Elizabeth was about to make an effort to raise the level of the conversation when she became aware of Cousin William gazing at her with bovine intensity, accentuated by him having taken too large a serving of cabbage, some of which was creeping from the corner of his mouth. It did not bode well, given that, with the entailment, Mrs Bennet had determined that one of the girls should marry him and although she had planned for Mary, Elizabeth knew she would do just as well.

“Do tell us how you came to know about Mr Bingley and Netherfield, Cousin William?” she asked before he could avail himself of another mouthful of cud.

“Well, well, Cousin Elizabeth, it so happens I was visiting Archdeacon Prattlewell at Plumchester, and he mentioned that he had heard – thank you, Kitty, lovely parsnips, nothing like Mrs Hill’s parsnips I always say – that old Mr Woodhouse’s steward had mentioned that it looked likely a young man from London would buy the place soon.”

“A young man?” interjected Mrs Bennet. Her sister had not told her that.

“Indeed,” Mr Collins’ bestowed a longing gaze on his roast lamb, but he would not postpone any pleasure of his cousin Elizabeth’s. “And then I remembered that I happened to have a Parish Council meeting that night and mentioned the name to Mr Morris,” he coughed gently to acknowledge that the Woodhouses didn’t use the services of Messrs Gardiner and Phillips, “and he said a Mr Charles Bingley, drove down from London in a Kingston to see the place last Tuesday and signed the purchase agreement there and then.”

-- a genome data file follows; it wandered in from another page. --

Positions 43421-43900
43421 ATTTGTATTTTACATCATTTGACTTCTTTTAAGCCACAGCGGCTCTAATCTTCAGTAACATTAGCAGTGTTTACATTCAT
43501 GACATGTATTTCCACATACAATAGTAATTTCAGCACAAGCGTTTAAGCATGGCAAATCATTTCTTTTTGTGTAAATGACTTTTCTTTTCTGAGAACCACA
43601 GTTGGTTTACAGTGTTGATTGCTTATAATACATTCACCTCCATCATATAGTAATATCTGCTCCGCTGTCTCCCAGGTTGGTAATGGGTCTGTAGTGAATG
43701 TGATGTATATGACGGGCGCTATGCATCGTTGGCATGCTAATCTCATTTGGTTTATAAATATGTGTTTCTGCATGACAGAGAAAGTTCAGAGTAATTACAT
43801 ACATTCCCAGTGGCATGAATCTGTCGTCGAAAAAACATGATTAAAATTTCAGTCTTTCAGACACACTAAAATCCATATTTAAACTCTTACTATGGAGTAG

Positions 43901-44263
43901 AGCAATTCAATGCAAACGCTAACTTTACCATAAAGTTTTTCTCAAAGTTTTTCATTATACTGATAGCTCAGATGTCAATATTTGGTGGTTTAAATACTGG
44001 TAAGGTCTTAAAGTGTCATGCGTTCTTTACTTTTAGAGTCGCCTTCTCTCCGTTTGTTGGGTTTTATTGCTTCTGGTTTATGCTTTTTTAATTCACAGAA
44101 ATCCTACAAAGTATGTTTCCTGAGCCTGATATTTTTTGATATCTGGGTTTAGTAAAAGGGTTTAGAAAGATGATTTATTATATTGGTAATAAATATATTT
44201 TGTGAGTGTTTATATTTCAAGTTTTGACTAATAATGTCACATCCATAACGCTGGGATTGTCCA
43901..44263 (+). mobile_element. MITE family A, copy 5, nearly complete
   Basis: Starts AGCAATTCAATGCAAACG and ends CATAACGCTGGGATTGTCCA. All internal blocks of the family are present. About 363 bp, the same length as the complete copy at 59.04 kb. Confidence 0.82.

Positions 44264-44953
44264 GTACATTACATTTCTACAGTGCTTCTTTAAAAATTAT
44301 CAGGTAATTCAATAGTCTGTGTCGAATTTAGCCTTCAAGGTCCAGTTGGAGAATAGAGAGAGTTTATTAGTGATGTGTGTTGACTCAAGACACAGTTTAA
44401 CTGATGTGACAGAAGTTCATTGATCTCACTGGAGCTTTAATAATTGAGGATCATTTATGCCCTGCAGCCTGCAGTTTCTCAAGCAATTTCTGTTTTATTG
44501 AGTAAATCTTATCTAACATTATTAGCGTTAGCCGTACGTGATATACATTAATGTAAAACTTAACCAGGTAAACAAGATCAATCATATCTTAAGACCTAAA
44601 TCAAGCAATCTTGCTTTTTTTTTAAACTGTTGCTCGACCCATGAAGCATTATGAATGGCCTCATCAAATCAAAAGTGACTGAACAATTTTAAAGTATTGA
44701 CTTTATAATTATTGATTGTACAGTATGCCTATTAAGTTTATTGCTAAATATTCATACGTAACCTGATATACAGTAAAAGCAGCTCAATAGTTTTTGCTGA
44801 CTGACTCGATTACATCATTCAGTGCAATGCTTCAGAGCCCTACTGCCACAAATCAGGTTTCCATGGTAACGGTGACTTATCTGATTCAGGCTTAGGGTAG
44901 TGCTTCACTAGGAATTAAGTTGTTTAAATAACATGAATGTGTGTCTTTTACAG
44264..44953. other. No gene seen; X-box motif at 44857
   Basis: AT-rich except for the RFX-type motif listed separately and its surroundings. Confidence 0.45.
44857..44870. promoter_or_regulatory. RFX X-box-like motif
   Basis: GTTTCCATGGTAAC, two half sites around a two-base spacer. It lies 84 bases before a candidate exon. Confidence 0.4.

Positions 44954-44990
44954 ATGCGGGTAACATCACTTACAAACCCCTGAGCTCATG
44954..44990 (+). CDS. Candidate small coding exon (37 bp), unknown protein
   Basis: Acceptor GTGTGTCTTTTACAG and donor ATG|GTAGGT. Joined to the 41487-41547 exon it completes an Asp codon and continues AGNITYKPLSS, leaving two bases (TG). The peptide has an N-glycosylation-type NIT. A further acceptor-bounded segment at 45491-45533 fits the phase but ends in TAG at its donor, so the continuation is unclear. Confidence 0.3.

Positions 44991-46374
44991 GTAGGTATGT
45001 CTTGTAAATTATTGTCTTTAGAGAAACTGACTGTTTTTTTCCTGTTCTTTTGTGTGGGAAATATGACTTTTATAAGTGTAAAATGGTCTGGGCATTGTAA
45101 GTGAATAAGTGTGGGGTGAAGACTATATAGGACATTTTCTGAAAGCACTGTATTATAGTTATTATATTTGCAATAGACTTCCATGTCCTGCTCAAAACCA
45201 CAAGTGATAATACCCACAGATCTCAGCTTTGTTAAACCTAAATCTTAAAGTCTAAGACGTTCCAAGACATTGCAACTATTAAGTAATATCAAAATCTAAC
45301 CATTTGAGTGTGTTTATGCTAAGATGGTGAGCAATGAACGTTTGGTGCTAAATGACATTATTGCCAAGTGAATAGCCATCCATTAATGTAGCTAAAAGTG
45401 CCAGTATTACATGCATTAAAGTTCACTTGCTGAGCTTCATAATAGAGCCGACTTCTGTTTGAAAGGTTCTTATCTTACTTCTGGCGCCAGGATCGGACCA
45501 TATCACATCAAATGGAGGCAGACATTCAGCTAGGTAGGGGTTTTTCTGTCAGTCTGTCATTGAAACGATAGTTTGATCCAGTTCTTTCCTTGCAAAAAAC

“And what is a Kingston?”

“A Vauxhall Kingston, Cousin Phoebe, a most elegant motor car capable of one hundred miles an hour, and although he must be remarkably wealthy to own such an equipage Mr Morris tells me the friend who accompanied him, a Mr Darcy of Derbyshire, is worth at least three times as much.”

Professor Bennet rolled his eyes. He had little interest in his neighbours, less in money, and none at all in cars.

“That’ll be Mr Tall, Dark, Handsome and Rude,” put in Lydia, pleased to have a way into the conversation at last. “Mabel Harrington told me they went for lunch in the Damsel And Dragon, and he was fearfully rude to poor Betty, and Mr Piggot had to serve them himself and Mabel says Mr Bingley is a millionaire and he designs and builds aeroplanes but Mr Tall, Dark, Handsome and Rude’s grandfather is an earl, and he inherited over three million, and that’s from the side of the family who aren’t earls,” she finished breathlessly having used up her supply of ‘ands.’

“Do have another roast potato, Cousin William,” said Elizabeth, noting her mother’s expression. Millionaires and earls, eh? Mr Collins might have to start looking for a new source of brides for even Mary must have her chance at glory, however slight.

At half-past five Elizabeth started to make her farewells, but before she had got as far as assuring her mother she would phone from a booth at Kings Cross (slave traffickers apparently plying their evil trade on the London & North Eastern Railway), Cousin William offered to walk her to Meryton station.

Elizabeth looked beseechingly at her father who jumped up shaking cake crumbs from his tweeds on to the sofa and announced that as he was going to the station himself, Mr Collins could remain and finish his tea with the ladies. At the thought of being alone with her mother, sisters, and cousin Jane hastily offered to drive them both, and they left Phoebe to single-handedly negotiate use of the church hall for the WI meeting whilst refereeing a disagreement about the handsomeness of Uncle Arnold’s clerks, and checking Lydia’s enthusiasm for Rudolph Valentino which she deemed inappropriate for William’s delicate clerical ears.

At the station, Elizabeth hugged Jane goodbye and joined her father on the platform where the crispness of the morning had given way to a damp, fragrant dusk. She broached the subject of her mother’s obsession with Harry Woodhouse just as the Cambridge train drew in. Her father, predictably reluctant to confront his wife, could not board it fast enough.